Cecil B. DeMille

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Cecil Blount DeMille (August 12, 1881 - January 21, 1959) was one of the most successful filmmakers during the first half of the 20th century.

Born in Ashfield, Massachusetts to a Dutch father who was a lay Episcopalian minister and a Sephardic Jewish mother who was born in England, DeMille directed hundreds of silent films, including Paramount Pictures first production: The Squaw Man (1914), before coming into huge popularity during the late 1910s and early 1920s, when he reached the apex of his popularity with such films as Don't Change Your Husband (1919), The Ten Commandments (1923), and The King of Kings (1927). Though most commonly referred to by the press as DeMille with a capital "D", deMille preferred and even signed his checks as "deMille" with a small "d". DeMille's business address for most of his career was 2010 DeMille (capital "D") Drive, Hollywood, California. In either case, the persona of the larger than life showman was reinforced by such affectations and his status as an icon thrived.

Cecil B. DeMille had a keen eye for talent and was known for being an instrumental catalyst for the rising status of many a previously young, struggling, or unknown actor. Actor Richard Dix's best-remembered early role was in the silent version of Demille's The Ten Commandments. Richard Cromwell owed his 1930s movie fame in part to being personally selected by DeMille for the role as the leader of the youth gang in Demille's poignant, now cult-favorite, This Day and Age (1933).

DeMille displayed a loyalty to certain supporting performers, casting them over and over in his pictures. They included Henry Wilcoxen, Julia Faye, Joseph Schildkraut, Ian Keith, Charles Bickford, Theodore Roberts, Akim Tamiroff, and William Boyd. He also cast leading actors such as Claudette Colbert, Gloria Swanson, Gary Cooper, Jetta Goudal, Robert Preston, Paulette Goddard, and Charlton Heston in multiple pictures. He was not known as a particularly good director, often hiring actors whom he relied on to develop their own characters and act accordingly. He was, however, adept at directing "thousands of extras," and many of his pictures include spectacular set pieces, including the parting of the Red Sea in both versions of The Ten Commandments, the toppling of the pagan temple in Samson and Delilah, train wrecks in Union Pacific and The Greatest Show on Earth and the destruction of a zeppelin in Madam Satan. He knew what the movie-going public wanted, and gave it to them over and over.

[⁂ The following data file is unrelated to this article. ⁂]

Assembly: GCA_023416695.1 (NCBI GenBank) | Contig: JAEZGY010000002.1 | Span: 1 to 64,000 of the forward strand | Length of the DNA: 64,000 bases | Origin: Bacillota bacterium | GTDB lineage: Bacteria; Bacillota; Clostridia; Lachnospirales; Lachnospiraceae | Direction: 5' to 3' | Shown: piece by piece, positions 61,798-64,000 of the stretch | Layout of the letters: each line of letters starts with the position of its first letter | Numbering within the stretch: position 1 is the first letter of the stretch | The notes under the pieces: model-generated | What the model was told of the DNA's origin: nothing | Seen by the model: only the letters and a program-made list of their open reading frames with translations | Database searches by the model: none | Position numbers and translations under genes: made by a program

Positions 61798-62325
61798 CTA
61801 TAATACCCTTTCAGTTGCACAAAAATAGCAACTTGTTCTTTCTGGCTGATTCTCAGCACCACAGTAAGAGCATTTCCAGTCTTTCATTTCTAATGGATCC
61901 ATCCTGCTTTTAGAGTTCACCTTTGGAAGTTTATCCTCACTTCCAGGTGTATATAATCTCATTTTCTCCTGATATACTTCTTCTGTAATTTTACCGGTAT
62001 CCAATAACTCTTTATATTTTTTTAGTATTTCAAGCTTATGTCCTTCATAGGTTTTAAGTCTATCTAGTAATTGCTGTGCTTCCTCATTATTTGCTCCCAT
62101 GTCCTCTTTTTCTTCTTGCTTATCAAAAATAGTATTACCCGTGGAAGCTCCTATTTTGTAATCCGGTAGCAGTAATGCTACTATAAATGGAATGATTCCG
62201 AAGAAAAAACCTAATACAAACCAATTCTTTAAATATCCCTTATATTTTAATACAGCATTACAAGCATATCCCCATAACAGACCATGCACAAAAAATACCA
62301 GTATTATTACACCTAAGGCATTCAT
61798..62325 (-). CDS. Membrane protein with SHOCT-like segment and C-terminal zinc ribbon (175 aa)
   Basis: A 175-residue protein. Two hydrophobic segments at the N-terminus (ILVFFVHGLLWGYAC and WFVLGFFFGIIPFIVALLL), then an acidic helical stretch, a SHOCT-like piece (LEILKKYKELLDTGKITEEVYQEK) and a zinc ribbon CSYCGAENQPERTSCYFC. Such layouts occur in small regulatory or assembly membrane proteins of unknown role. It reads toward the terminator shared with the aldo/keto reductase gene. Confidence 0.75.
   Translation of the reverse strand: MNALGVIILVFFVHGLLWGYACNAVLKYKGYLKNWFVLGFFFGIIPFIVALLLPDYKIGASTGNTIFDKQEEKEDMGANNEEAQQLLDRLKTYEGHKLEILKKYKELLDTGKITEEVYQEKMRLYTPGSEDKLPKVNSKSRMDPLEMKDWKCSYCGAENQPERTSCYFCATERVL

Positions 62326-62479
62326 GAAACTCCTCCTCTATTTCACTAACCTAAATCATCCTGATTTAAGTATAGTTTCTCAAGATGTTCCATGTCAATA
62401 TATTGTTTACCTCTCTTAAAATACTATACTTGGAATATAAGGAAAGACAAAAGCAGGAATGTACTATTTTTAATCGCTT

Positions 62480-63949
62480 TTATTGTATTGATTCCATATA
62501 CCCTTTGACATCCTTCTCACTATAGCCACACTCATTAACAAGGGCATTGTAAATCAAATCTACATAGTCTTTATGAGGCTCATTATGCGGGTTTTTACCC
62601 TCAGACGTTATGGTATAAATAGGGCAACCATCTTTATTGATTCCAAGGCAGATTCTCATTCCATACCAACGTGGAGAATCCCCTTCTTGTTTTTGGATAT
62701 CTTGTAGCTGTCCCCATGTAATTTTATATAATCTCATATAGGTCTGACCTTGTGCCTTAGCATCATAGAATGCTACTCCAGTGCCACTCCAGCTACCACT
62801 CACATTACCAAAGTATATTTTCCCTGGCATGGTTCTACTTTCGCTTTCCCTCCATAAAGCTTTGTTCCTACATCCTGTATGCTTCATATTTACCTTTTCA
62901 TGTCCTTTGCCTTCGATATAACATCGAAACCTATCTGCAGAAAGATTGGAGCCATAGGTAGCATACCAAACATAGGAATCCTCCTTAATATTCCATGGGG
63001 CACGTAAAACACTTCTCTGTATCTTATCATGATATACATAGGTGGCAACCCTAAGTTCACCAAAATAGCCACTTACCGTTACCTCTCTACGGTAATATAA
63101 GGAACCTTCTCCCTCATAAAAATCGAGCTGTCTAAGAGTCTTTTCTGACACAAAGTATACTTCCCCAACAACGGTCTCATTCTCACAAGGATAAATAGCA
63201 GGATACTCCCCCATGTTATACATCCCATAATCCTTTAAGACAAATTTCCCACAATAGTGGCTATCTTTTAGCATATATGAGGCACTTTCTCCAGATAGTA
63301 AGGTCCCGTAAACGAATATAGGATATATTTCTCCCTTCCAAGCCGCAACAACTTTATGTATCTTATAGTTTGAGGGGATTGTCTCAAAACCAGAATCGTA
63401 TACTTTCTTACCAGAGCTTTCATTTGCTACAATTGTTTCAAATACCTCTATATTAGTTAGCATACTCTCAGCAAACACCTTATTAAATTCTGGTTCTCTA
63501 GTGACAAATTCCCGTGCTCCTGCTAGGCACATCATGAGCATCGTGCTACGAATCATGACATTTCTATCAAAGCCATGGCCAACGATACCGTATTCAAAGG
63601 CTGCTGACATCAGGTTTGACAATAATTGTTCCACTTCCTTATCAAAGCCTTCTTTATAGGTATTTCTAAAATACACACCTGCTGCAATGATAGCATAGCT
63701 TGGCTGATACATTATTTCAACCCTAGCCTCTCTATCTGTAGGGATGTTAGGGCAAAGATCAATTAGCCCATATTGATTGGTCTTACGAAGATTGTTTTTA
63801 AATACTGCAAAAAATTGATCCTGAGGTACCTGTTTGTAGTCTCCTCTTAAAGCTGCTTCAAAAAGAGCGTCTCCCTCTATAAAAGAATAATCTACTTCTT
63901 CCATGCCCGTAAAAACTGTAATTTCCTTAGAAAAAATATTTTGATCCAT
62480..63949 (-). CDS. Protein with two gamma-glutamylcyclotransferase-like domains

DeMille was one of the first directors in Hollywood to become a celebrity in his own right, performing as himself, long before the likes of Erich von Stroheim and Alfred Hitchcock made it fashionable. From 1936 to 1944, DeMille hosted and even acted as pitchman for Cecil B. DeMille's Lux Radio Theater, which was one of the most popular dramatic radio shows at the time. Gloria Swanson immortalized DeMille with the oft-repeated line, "All right, Mr. DeMille, I'm ready for my close-up" in Billy Wilder's Sunset Boulevard, wherein DeMille played himself.

While he continued to be prolific throughout the 1930s and 1940s, he is probably best known for his 1956 film The Ten Commandments (which is very different from his 1923 film by the same title). Also representative of his penchant for the spectacular was the 1952 production of The Greatest Show on Earth which gave deMille an Oscar for best picture and a nomination for best director.

During on location filming in Egypt of the exodus sequence for 1956's "The Ten Commandments," the then 73 year-old DeMille climbed a 107 foot ladder to the top of the massive Per Rameses set and suffered a near fatal heart attack. Miraculously, aided by his daughter, Cecilia, but against his doctor's orders, he was back directing the film within a week.

Cecil B. Demille died of heart failure in 1959 and was interred in the Hollywood Forever Cemetery in Hollywood, California. At the time of his death, he was negotiating to direct the remake of Ben-Hur for MGM, and was planning to direct a movie about space travel.

A lesser known fact, regarding DeMille's date of death, is that Cecil DeMille died on exactly the same day as Carl Switzer who had played "Alfalfa" in the 1930s "Our Gang" shorts. Many of Switzer's associates would later claim that this was bad timing and slightly unfair, since Cecil DeMille's obituary was so lengthy that Switzer's death was allocated very little attention in the media. Ironically, Switzer appeared, unbilled, in DeMille's 1956 The Ten Commandments.

DeMille's niece, Agnes de Mille, was a dancer and choreographer, best known for choreographing the "dream ballet" in Oklahoma!.



Cecil B. DeMille inspired the name of the movie Cecil B. DeMented (and of its main character). In that movie, Cecil B. DeMented is an anarchic film director, shooting in one cut.

Filmography (As Director)


Cecil B. DeMille bibliography (via UC Berkeley)

External links

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